Oy Bay!

"My heart is in the east, and I in the uttermost west." — Yehudah Ha-Levi

Book Review: Rashi’s Daughters

Posted by kneidalach on February 5, 2008

When I came home one day and saw this book on the coffee table, I was very excited. I heard about this series for months, and I couldn’t wait to read it. I was curious to know more about Medieval French Jewry from “inside”, their customs, religious practices and how they differ from today, as well as what was Rashi’s personality like, who were his daughters? how did the society of the time accepted learned women?

Before grabbing on to the book, I noticed that the cover of the book shows Leonardy da Vinci’s portait of a non-Jewish aristocrat done in late 15th century in Italy.
Does that smell fishy to you?
Anyhow, I grabbed on to the book and didn’t put it down untill I finished it.

It was a great disappoinment.
Don’t read it! It’s a waste of trees, oil, ink, space, time, etc.

First of all, there is no character description or development. You don’t know who they are whatoever.

Second, the setting and historical background is not illuminating at all. It just reminds us a bit of history, like people didn’t have toilet paper back then.

Third, there is no plot! it’s like a chronological order of life that is slow and boring. It’s the kind of book you hope something might happen in the next page that will be worth your time reading, but you never find it.

What I will point out, however, is that there are nicely described sexual relations, but I wanted to read literature, not pornography.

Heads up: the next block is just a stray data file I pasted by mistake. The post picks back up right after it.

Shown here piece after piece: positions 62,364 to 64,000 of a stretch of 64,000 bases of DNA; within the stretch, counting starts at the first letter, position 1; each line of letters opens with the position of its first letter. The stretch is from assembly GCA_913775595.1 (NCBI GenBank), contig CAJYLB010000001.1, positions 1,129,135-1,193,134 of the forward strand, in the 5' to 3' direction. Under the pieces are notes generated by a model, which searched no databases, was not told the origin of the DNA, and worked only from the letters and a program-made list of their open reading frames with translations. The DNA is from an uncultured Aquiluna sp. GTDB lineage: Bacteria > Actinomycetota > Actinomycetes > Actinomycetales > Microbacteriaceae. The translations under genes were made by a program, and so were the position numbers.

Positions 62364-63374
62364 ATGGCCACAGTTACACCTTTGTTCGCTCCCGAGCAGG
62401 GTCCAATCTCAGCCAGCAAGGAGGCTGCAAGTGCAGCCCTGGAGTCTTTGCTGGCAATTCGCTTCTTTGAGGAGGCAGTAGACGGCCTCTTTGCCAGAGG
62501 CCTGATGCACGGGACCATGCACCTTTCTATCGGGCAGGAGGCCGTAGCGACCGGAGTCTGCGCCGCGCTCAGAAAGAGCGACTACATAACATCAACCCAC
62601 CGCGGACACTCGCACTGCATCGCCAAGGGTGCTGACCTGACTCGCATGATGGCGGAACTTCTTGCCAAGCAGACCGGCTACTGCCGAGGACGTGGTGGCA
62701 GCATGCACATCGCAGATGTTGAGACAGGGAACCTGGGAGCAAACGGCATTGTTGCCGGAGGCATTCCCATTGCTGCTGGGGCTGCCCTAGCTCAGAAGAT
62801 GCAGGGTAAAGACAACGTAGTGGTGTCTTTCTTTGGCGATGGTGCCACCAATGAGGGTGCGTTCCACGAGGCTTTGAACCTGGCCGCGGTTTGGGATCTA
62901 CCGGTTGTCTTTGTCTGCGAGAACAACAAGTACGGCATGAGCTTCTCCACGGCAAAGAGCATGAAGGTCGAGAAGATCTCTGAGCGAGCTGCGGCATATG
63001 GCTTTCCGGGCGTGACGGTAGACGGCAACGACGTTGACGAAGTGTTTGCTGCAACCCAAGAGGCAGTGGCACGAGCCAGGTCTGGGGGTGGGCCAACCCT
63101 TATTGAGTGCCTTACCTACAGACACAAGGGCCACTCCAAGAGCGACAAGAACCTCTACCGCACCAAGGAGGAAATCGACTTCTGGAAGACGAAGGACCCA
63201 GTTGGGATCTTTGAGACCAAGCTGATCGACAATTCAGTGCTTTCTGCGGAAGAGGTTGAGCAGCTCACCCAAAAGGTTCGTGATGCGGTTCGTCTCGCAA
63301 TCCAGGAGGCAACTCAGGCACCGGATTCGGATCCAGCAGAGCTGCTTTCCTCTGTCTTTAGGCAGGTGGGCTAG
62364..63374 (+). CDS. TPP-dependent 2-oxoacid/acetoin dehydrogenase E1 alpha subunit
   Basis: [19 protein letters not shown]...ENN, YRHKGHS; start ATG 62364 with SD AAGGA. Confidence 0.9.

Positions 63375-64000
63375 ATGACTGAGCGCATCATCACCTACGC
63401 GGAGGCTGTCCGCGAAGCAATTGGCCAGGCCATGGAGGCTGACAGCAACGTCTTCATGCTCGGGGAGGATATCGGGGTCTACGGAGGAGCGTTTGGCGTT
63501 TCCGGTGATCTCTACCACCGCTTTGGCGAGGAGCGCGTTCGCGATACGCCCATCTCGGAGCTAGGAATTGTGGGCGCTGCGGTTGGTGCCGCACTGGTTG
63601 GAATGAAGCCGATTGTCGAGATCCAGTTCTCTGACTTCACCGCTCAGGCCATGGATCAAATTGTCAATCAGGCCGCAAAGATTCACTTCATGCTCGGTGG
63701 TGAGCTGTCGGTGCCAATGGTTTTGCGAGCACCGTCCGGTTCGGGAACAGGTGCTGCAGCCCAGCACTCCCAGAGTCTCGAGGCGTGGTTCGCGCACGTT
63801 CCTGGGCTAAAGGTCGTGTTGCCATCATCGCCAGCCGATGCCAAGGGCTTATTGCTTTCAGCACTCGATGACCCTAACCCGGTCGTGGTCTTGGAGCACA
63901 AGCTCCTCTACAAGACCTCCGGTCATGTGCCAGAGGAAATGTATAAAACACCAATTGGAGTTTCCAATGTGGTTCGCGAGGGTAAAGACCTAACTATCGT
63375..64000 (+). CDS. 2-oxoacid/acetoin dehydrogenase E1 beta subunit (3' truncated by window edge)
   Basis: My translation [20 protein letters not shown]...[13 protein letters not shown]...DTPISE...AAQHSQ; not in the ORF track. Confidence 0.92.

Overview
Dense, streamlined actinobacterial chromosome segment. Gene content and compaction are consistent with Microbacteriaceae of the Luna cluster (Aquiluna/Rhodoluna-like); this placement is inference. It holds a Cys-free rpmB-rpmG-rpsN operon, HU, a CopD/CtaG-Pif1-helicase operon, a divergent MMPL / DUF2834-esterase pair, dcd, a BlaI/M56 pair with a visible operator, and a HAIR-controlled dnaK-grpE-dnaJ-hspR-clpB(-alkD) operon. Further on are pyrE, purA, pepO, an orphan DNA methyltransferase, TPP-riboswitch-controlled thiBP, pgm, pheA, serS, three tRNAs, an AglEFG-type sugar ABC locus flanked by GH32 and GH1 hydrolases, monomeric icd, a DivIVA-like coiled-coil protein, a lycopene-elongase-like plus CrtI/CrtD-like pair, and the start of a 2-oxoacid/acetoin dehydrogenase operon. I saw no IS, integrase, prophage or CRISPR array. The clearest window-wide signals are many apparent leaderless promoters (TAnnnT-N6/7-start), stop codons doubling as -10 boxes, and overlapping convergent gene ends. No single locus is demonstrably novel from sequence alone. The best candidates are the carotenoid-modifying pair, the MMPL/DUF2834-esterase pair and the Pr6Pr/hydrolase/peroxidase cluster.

It seems like the author “has done an extensive research on funky things (ChallahbackGirl)” which, on one hand, didn’t tell us much about the setting at all, and on the other hand, it didn’t let her create characters, images, and a basic plot, although I’m not sure if she would be able to create it anyway.
I haven’t read the rest of the books in the series, and I’m not going to.

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3 Responses to “Book Review: Rashi’s Daughters”

  1. Oyster said

    Don’t tell JB! He’s good friends with the author. In fact, I’m currently reading his personal copy of the book. 🙂

    I’m such a sucker for historical fiction (especially of the Mosaic persuasion), that I’ll probably finish it anyway, despite your negative review.

    Also, that quote is actually from “funky” ChallahBackGirl. :-p

  2. JB said

    I completely disagree. Having read both this book and the second in the series (the third is not out yet, nor entirely written), I have found them to be incredibly insightful into medieval French Jewry. Yes, the sex scenes are a little graphic, but as the author puts it, she “wrote the book she would want to read.” Perhaps I am a little biased, given that I am IN the book (the first one, anyway), but I would highly recommend them to anyone, and have on many occasions.

  3. Rich said

    I’ve read both. I liked the second better than the first. They’re romance novels, really. Miriam does a much better job of laying out the structure of the society. It’s a better piece of literature overall, but too intentionally topical in places, I think.

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